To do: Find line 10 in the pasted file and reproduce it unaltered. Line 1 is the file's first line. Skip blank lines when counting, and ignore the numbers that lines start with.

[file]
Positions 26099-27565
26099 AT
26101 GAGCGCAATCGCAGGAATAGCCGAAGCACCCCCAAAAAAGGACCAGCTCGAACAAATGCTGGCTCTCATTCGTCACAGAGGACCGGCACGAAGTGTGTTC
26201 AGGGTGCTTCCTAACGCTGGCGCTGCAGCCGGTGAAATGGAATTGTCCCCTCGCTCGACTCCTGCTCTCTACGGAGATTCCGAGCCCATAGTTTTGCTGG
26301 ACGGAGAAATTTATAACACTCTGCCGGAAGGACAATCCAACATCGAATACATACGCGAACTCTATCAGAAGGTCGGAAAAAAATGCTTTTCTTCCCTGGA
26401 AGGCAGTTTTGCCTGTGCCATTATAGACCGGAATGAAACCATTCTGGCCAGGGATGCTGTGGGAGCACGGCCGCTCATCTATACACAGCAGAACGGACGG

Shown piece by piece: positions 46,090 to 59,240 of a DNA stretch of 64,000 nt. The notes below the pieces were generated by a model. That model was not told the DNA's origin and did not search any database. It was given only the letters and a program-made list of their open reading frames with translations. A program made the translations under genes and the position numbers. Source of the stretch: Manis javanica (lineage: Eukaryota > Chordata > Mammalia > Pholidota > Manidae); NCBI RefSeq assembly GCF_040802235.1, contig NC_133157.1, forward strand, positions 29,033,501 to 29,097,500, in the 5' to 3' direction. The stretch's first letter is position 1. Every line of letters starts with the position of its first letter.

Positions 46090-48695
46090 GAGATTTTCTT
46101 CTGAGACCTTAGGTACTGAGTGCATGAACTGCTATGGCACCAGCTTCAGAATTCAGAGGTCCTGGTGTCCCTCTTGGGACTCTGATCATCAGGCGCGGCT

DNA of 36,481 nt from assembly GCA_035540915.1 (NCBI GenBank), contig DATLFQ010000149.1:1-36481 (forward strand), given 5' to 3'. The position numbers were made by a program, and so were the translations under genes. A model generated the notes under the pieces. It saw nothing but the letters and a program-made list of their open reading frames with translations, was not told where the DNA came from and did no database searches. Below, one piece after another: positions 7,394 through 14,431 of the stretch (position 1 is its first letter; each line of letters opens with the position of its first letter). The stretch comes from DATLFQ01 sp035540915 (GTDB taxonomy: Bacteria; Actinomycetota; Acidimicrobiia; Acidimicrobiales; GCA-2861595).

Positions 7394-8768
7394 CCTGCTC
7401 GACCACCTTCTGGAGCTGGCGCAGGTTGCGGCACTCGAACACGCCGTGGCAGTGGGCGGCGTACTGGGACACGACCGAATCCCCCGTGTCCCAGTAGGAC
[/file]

46101 CTGAGACCTTAGGTACTGAGTGCATGAACTGCTATGGCACCAGCTTCAGAATTCAGAGGTCCTGGTGTCCCTCTTGGGACTCTGATCATCAGGCGCGGCT